Care Workforce Pathway launched!
The government has launched a new Care Workforce Pathway as part of a wider package of support for the domestic adult social care workforce. Whilst being largely welcomed by the sector, concerns have been raised that Government’s plans do not go far enough to address long-standing issues surrounding recruitment and retention of staff. In addition, it has been claimed that Government’s announcement fails to deal with what is widely regarded to be the most pressing issue currently facing the social care workforce, a fair pay deal.
According to Care England, the largest representative body of independent providers of adult social care in England, the plans being rolled out include:
- The launch of the Care Workforce Pathway: For the first time, there will be a national career structure for the adult social care workforce, covering the breadth and complexity of care.
- Over £50m of funding for a new qualification: This will support up to 37,000 individuals in direct adult social care roles to enrol on the new Level 2 Adult Social Care Certificate qualification between June 2024 and March 2025.
- An investment of over £20m for apprenticeships: Local authorities and adult social care providers will be able to use the money towards training and supervising hundreds of new social work and nurse apprentices.
- Subsidised training places: An uplift to the Workforce Development Fund will expand access to learning and development, creating opportunities for the workforce to become experts in their field or progress into new roles.
- A new digital leadership qualification: This will help equip social care leaders and managers with the confidence and capability to lead the implementation and use of technology in the delivery of care.
In response to Government’s announcement, Professor Martin Green OBE, Chief Executive at Care England, said, ‘This package of measures, including the Care Workforce Pathway, is an opportunity to be an asset to the sector and has the potential to make it a more attractive sector to work in. The value of enhancing our domestic workforce can’t be understated, particularly as we lost over 50,000 domestic workers last year which were replaced by 70,000 international recruits. This value has only become greater in light of the changes made by the Home Office to the international recruitment route late last year.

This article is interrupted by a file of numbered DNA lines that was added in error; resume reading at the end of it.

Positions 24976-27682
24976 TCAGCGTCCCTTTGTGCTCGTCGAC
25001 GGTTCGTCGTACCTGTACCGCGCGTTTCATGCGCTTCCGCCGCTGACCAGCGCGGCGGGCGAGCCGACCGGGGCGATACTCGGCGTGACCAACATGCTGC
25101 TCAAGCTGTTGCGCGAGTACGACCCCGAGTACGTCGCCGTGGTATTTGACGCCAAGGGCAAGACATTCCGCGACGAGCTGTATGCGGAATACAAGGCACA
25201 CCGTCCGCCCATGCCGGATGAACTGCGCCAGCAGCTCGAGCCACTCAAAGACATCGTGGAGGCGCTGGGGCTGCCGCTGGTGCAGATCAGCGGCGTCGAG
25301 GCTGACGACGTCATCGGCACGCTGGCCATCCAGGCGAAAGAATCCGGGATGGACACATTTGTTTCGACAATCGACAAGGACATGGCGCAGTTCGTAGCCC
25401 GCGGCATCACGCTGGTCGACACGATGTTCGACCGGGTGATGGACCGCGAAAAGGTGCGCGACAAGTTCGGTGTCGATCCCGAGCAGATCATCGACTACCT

‘We know career structures and pathways play a key role in attracting and keeping people in adult social care roles. But these are not the only factors. This package of support must be the precedent the Government sets for the year. The promise from this Government to fix social care feels like a distant memory but this is a welcome reminder that this promise has not been forgotten. The impetus is now on the Government to turn the tide and make good on their promise.’
Mike Padgham, Chair of the Independent Care Group (ICG), commented, ‘We have long campaigned for measures to establish a career path within social care and for more funding to go into training and qualifications – so these measures are to be welcomed.
‘Our major concern remains the elephant in the room and that is pay. Until we can find a way to pay staff properly for the fantastic job that they do, everything else will be just tinkering at the edges of the problem. Sadly, the Government isn’t doing enough to reform and properly fund the sector and make it an attractive place to work and build a career.
‘We have said it many times, the failure to properly fund commissioners like local authorities is starving the sector of funding and that shows itself in the industry’s inability to match other jobs when it comes to recruitment. We have seen in recent days a supermarket chain significantly increasing the pay of its employees. Without better funding for social care, we simply cannot compete.
‘At the end of last year, the Government introduced measures that will make it harder for social care providers to recruit from overseas but without making any efforts to support providers to recruit in this country. We want to recruit staff and build a professional, committed and motivated workforce to provide excellent care to meet current and future demand. But without the proper support over funding, we cannot do so.’
Professor Vic Rayner OBE, Chief Executive Officer at the National Care Forum (NCF), said,
‘Today’s announcements are important first steps in adult social care workforce reform and will be welcomed by providers who have paused progression routes and activities in anticipation of the arrival of the pathway.
‘The news that additional funding will become available for training and development in the sector is also welcome, although without details of what this will mean in practice it is difficult to determine impact. The commitment to train nearly 40,000 staff is a step up from the current position but represents under 10% of all new starters in the sector, and of course none of these commitments come with any focus on moving us closer to a set of pay, terms and conditions that match the skills and expertise laid out in the new pathway. The role of a care worker is complex and skilled – and a pathway without an accompanying properly funded pay structure will do little to attract and retain people to progress through the career structure.
‘There are over 17,000 organisations delivering care and support across England – and it is vital that we have a workforce infrastructure that allows all organisations of all sizes to benefit from the changes outlined today. Social care delivers publicly funded services needed by millions of people each and every year. The Government must make the strategic decision to ensure that it adequately funds the pay, terms and conditions of the workforce to ensure we have the care and support we need both now and in the future.’
reference: care management matters